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Sara Hall’s rise to marathoning prominence in her mid-30s has been truly inspirational. Today, she was facing a tough situation as for days it was clear the American record opportunity she had hoped for wasn’t going to be a possibility because of the weather. But could she battle for a podium finish?

Yes, Hall, who doesn’t like running in warm conditions, gutted it out and ended up on the podium in third. However, it’s a missed opportunity in the sense that her coach Ryan Hall said her training had gone better than ever. It’s not Hall’s fault, of course, but at 38, how many more times might she have the fitness to go for the AR?

We imagine she’ll take a crack at it again soon. Hilly marathons aren’t her thing either so we bet she skips Boston and goes for Nagoya or Tokyo or something like that in the spring.

Quick Take: Shalane Flanagan runs 2:46:39 a day before she runs the Boston Marathon

Many have become interested in the fact that Shalane Flanagan is running Chicago and Boston this weekend on back-to-back days as she attempts to run all of the major marathons this fall. What type of strategy would Flanagan employ considering she is running two marathons in two days?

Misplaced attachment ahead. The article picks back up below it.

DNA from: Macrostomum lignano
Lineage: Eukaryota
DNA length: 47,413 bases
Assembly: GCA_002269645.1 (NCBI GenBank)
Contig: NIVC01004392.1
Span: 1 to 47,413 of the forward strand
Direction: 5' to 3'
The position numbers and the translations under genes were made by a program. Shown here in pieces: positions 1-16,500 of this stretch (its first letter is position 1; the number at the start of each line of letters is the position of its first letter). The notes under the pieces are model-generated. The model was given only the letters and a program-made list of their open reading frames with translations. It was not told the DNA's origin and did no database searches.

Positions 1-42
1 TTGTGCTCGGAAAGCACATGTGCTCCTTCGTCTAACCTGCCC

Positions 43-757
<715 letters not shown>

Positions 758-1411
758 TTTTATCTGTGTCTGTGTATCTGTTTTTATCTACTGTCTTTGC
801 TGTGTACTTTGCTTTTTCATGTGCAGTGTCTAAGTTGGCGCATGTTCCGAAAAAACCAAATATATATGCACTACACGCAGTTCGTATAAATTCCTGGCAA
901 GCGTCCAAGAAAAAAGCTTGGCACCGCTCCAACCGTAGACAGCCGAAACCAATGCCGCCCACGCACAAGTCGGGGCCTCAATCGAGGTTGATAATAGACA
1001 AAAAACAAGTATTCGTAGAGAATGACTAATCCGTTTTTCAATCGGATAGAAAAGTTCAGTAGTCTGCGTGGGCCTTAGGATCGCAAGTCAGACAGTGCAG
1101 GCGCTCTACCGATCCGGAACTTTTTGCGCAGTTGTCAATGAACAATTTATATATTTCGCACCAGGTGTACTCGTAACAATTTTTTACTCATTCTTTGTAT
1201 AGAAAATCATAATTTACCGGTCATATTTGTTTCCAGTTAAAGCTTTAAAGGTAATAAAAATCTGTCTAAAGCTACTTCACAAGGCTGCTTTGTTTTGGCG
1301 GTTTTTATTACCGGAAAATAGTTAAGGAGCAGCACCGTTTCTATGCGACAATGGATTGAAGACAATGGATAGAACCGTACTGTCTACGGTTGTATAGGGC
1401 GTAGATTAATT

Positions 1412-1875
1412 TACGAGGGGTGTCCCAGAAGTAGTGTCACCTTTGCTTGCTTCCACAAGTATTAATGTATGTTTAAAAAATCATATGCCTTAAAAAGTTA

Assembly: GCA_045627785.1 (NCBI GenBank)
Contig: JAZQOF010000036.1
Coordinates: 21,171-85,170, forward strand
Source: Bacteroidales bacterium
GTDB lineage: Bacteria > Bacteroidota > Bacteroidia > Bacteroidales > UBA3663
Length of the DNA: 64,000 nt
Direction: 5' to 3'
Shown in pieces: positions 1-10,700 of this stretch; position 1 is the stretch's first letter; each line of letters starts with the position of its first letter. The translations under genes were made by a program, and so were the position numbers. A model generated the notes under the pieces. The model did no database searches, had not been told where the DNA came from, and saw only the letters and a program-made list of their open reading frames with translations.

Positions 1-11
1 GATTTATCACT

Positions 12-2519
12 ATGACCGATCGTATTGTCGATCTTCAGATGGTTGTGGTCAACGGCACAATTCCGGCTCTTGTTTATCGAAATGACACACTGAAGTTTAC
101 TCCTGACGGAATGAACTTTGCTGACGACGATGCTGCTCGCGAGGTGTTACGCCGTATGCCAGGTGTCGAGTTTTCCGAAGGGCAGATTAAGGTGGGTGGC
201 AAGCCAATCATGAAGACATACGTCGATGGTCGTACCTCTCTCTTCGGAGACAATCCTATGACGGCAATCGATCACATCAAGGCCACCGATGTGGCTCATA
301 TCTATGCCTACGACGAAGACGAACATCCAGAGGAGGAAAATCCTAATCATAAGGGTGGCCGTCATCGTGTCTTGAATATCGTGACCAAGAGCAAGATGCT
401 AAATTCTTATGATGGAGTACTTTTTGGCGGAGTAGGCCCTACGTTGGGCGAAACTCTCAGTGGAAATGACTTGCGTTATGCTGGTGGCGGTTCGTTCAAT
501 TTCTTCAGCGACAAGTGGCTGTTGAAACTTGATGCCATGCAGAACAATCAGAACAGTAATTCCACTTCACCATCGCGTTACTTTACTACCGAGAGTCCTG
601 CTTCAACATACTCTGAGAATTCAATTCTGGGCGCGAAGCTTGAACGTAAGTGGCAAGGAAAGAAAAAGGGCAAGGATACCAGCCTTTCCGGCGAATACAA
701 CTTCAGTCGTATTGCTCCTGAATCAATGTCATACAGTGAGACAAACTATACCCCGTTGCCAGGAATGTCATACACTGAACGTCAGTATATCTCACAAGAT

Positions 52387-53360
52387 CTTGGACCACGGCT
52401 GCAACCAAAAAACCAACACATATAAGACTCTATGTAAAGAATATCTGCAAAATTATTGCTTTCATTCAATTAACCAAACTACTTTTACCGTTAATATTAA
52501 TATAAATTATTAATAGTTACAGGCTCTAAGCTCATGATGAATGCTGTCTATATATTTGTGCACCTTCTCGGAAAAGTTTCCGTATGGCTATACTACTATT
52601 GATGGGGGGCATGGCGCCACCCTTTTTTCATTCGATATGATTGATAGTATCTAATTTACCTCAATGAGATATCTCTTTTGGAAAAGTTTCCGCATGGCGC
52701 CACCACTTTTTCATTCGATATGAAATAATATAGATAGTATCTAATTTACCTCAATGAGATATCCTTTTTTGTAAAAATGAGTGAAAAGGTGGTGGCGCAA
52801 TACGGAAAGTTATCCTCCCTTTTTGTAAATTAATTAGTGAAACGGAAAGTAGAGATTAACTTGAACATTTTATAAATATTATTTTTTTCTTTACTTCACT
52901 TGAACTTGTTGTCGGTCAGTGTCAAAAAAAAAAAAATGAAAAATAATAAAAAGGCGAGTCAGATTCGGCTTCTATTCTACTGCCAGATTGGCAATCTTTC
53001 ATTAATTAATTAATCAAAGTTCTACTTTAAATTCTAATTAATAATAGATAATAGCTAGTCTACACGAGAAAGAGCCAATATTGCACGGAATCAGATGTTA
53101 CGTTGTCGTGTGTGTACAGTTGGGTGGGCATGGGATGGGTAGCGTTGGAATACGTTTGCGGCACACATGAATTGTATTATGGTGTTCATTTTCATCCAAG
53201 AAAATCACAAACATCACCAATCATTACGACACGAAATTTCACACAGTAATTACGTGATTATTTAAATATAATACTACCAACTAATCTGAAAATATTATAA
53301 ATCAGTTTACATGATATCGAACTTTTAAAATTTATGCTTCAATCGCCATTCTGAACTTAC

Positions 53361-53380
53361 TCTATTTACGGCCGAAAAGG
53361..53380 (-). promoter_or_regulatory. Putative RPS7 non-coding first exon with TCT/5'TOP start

A conservative one. After running 2:38:32 in Berlin and 2:35:04 in London, Flanagan ran a dead-even 2:46:39 today (83:19 first half).

If you think running two marathons on back-to-back days is crazy, how about three? Medical resident Jordan Tropf of the US Navy is attempting to run three marathons on three straight days this weekend.

Yesterday, Tropf, who has a 2:25 marathon pb, was second in Baltimore in 2:27:23. Today he wasn’t conservative at all as he ran 2:31:54 after going out in 73:46.

What will they have in the tank for tomorrow?

MB: Shalane Flanagan, Chicago Marathon: 2:46:39 – What will she do in Boston tomorrow? 

MB: Resident in orthopedic surgery will attempt 3 consecutive sub-2:30 marathons on Sat., Sun., Monday in Baltimore,Chicago, Boston